Sociological Studies of Children and Youth
Emerald Publishing Limited
The sexual lives of religious youth and young adults have been an increasing topic of interest since the rise of abstinence-only education and attendant programs in many religious institutions. But while we know a lot about individual-level rates of sexual behavior, far less is known about how religious organizations shape and mediate sexuality. We draw on data from observations with youth and young adult ministries and interviews with religious young adults and adult leaders from Muslim, Hindu, and Protestant Christian groups in order to examine how religious adults in positions of organizational authority work to manage the gender and sexual developments in the transition to adulthood among their youth. We find three distinct organizational styles across the various religious traditions: avoidance through gender segregation, self-restraint supplemented with peer surveillance, and a classed disengagement. In each of these organizational responses, gender and sexuality represent something that must be explained and controlled in the process of cultivating the proper adult religious disposition. The paper examines how religious congregations and other religious organizations oriented toward youth, work to manage the gender and sexual developments in their youth’s transitions to adulthood. The paper draws from a larger project that is studying the lived processes of religious transmission between generations.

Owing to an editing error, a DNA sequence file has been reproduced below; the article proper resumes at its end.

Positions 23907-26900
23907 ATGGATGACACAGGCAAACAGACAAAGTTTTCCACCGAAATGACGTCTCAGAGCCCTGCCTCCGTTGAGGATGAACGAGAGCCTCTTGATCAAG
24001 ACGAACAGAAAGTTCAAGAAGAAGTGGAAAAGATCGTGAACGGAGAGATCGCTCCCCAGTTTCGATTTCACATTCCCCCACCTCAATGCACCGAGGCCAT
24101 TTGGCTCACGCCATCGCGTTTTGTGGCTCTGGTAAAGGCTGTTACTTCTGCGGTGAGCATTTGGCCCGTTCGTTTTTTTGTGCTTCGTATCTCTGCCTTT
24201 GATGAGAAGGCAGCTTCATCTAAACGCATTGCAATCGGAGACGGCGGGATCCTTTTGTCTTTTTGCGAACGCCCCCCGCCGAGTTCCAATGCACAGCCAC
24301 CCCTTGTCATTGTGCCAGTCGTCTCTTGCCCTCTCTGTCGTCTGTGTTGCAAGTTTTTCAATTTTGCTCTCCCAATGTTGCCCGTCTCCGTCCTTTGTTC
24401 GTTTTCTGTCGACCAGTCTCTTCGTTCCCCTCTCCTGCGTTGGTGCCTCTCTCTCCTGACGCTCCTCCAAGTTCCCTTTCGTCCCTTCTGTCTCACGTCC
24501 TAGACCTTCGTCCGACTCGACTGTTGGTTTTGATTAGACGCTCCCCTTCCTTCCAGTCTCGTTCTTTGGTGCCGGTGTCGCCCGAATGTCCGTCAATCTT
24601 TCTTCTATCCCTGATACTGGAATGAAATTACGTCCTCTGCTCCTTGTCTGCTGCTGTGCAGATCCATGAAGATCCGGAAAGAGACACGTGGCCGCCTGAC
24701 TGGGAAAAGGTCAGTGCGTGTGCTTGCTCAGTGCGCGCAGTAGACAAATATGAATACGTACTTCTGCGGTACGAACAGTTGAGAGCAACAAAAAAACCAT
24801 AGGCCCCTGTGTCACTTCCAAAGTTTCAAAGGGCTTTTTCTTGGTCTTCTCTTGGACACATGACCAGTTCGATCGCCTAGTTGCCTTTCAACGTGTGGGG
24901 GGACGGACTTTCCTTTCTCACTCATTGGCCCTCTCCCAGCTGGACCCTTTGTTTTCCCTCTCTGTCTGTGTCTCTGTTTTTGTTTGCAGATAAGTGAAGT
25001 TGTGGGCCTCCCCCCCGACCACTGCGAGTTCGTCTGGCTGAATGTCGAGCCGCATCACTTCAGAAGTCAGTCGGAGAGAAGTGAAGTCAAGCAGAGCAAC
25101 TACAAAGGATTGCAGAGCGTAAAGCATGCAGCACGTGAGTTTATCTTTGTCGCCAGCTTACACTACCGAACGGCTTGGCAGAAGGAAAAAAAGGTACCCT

Data were extracted from (a) ethnographic observations of youth programming at religious organizations; (b) ethnographicobservations with families during their religious observances; (c) interviews with adult leaders of youth ministry programs. The sample includes Protestant Christian, Muslim, and Hindu organizations and families.
Williams, Rhys; Irby, Courtney Ann; and Warner, R. Stephen. 'Dare to be Different': How Religious Groups Frame and Enact Appropriate Sexuality and Gender Norms among Young Adults. Sociological Studies of Children and Youth, 23, : 43122-43155, 2017. Retrieved from Loyola eCommons, Sociology: Faculty Publications and Other Works,
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